KGMU survey finds large-scale violation of COTPA in UP restaurants

March 13, 2024
A joint survey conducted by King George’s Medical University (KGMU) and the Voluntary Health Association of India

Lucknow, March 13 (IANS) A joint survey conducted by King George’s Medical University (KGMU) and the Voluntary Health Association of India (VHAI) has found that several hotels and restaurants in the state were violating the Cigarettes and Other Tobacco Products Act (COTPA), which prohibits smoking in certain public spaces.

On the occasion of No Smoking Day, observed on the second Wednesday of every month, hotel associations, doctors, and cancer victims across the country are urging the government to strengthen tobacco control laws to make India 100 per cent smoke-free.

The survey covered four cities in Uttar Pradesh — Lucknow, Kanpur, Gautam Buddha Nagar and Gorakhpur — and included 205 locations, comprising 69 hotels, 81 restaurants, and 55 resto-bars.

According to the survey findings, none of the restaurants had a designated smoking area, and among the establishments, none met the specifications for ventilation and safety.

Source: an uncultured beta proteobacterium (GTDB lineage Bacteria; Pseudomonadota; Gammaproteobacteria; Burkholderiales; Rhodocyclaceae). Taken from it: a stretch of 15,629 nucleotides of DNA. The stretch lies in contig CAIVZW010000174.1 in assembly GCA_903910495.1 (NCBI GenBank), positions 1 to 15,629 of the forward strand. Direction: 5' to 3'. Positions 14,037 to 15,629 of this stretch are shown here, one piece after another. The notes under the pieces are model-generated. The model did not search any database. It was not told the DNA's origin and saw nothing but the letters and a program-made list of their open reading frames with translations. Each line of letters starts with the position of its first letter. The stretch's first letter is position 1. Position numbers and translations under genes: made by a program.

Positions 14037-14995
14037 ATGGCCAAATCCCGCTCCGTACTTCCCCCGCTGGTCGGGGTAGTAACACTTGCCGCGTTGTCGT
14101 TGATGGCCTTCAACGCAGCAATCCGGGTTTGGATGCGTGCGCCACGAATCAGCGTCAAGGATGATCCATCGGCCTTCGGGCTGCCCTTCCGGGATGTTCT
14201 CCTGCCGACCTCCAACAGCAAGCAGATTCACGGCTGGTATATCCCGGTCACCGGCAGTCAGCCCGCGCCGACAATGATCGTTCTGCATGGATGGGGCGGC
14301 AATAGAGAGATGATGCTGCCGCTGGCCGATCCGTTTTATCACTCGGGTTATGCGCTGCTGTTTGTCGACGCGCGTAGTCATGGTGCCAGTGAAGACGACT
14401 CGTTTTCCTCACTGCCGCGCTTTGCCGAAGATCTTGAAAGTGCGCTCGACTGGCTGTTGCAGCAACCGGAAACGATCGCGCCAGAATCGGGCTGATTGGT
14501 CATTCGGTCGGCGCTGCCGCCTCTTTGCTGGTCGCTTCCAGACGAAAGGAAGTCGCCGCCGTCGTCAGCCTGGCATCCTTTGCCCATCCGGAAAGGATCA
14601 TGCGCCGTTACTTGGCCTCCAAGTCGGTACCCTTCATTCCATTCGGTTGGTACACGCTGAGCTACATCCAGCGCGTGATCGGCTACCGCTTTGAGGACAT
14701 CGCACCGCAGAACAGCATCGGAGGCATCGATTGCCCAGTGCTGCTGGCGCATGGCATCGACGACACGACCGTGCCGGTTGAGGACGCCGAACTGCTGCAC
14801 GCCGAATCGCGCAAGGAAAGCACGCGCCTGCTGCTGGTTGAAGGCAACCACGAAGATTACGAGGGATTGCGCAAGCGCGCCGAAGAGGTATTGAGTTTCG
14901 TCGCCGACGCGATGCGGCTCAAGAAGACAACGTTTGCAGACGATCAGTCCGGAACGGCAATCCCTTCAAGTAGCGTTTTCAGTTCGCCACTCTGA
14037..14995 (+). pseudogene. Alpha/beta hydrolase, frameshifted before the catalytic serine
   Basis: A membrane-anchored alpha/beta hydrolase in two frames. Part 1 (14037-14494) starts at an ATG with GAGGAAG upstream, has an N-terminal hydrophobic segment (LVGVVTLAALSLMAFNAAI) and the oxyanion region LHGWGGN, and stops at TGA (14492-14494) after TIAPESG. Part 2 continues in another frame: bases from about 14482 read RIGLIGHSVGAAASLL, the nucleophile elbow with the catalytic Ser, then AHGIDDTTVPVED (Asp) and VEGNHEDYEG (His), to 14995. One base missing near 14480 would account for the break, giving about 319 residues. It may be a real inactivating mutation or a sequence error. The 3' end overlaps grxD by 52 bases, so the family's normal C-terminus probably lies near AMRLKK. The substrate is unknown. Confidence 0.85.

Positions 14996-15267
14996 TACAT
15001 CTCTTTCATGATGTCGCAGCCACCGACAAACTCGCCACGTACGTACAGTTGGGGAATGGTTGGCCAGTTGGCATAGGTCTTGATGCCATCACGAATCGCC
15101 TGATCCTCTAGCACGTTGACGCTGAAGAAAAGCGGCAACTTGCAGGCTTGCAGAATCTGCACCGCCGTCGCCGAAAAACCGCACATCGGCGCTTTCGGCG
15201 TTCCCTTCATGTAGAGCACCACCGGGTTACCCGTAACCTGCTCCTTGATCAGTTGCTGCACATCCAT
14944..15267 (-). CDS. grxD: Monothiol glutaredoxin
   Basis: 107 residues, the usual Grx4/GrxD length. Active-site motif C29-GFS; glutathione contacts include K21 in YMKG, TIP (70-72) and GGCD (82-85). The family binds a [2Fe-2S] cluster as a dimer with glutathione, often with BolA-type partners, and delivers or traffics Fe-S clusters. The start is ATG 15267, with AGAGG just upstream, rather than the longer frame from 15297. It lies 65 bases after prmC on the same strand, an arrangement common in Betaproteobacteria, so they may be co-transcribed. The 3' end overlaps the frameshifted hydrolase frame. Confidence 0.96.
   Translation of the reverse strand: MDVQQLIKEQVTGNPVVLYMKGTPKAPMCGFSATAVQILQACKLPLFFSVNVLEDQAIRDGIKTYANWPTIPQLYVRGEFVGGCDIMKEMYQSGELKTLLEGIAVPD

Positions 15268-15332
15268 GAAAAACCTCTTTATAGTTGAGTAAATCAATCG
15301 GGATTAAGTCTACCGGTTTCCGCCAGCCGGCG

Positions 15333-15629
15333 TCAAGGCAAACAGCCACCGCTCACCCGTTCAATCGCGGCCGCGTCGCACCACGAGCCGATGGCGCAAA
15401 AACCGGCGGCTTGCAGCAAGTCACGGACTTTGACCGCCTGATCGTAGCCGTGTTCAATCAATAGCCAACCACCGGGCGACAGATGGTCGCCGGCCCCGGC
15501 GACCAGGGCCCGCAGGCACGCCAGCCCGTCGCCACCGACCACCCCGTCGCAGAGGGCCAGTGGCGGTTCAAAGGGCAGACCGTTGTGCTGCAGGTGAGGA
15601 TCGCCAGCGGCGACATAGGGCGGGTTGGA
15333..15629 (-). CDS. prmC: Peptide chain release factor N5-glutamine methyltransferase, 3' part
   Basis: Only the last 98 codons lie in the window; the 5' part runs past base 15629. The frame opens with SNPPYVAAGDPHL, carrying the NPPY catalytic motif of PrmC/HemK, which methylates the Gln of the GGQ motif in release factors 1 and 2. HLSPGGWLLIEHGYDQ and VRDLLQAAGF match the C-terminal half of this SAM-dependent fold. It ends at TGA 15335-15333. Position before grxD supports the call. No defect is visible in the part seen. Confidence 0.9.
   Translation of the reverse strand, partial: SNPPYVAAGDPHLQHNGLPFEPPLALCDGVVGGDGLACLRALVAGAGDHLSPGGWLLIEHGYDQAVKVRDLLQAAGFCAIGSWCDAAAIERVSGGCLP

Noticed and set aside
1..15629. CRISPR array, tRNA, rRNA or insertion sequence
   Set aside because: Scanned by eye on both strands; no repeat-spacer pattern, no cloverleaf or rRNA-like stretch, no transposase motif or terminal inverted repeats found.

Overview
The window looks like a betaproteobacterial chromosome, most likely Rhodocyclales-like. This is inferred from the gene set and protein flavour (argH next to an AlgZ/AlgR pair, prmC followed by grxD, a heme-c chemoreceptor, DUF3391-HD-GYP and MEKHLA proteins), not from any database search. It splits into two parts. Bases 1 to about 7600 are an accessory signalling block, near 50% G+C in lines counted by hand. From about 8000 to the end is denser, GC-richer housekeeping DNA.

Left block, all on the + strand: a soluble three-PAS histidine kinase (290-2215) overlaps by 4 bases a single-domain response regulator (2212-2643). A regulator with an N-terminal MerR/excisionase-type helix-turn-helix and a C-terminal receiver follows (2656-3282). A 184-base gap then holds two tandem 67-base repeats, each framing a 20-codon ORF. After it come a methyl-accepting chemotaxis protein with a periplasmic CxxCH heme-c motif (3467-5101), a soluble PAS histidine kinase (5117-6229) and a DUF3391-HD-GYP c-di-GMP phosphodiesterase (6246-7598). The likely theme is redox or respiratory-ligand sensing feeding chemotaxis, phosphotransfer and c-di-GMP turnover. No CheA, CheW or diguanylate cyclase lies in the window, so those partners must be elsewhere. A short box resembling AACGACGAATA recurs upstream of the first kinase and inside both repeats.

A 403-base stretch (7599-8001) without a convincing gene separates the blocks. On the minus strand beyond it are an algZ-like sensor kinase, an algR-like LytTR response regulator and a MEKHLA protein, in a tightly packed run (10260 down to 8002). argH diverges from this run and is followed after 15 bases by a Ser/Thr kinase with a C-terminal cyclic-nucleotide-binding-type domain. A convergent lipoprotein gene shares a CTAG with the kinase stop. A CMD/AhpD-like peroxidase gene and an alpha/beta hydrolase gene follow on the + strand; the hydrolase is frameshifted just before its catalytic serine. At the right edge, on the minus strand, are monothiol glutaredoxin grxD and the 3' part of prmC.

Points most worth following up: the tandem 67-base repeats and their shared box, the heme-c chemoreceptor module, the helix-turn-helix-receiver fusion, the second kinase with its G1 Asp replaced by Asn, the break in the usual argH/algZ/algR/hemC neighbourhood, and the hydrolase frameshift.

Moreover, 99.5 per cent of them lacked signage specifying ‘No Smoking’ or ‘Smoking’ areas.

In Kanpur, 100 per cent of the resto-bars, and in Lucknow, 94 per cent of them provided smoking aids on their premises.

Dr Surya Kant, in-charge of the Tobacco Cessation Clinic and Head of the department of respiratory medicine at KGMU, warned of the dangers of passive smoking.

He explained, “When a person smokes, they inhale only 30 per cent of the smoke, while 70 per cent remains in the environment as environmental tobacco smoke.”

Dr Kant further emphasised that tobacco smoke contains over 7000 chemicals, 70 of which are carcinogenic, making passive smoking equally harmful as active smoking.

In India, smoking is banned in all public places under the COTPA 2003.

Section 4 of this Act prohibits smoking in any place accessible to the public. However, COTPA 2003 allows smoking in certain public places like restaurants, hotels, and airports, but only in designated smoking areas.

“Exposure to passive smoking occurs in eateries, specifically hotels, restaurants, bars, pubs, and clubs, putting the lives of thousands of non-smokers at risk,” said Dr Kant.



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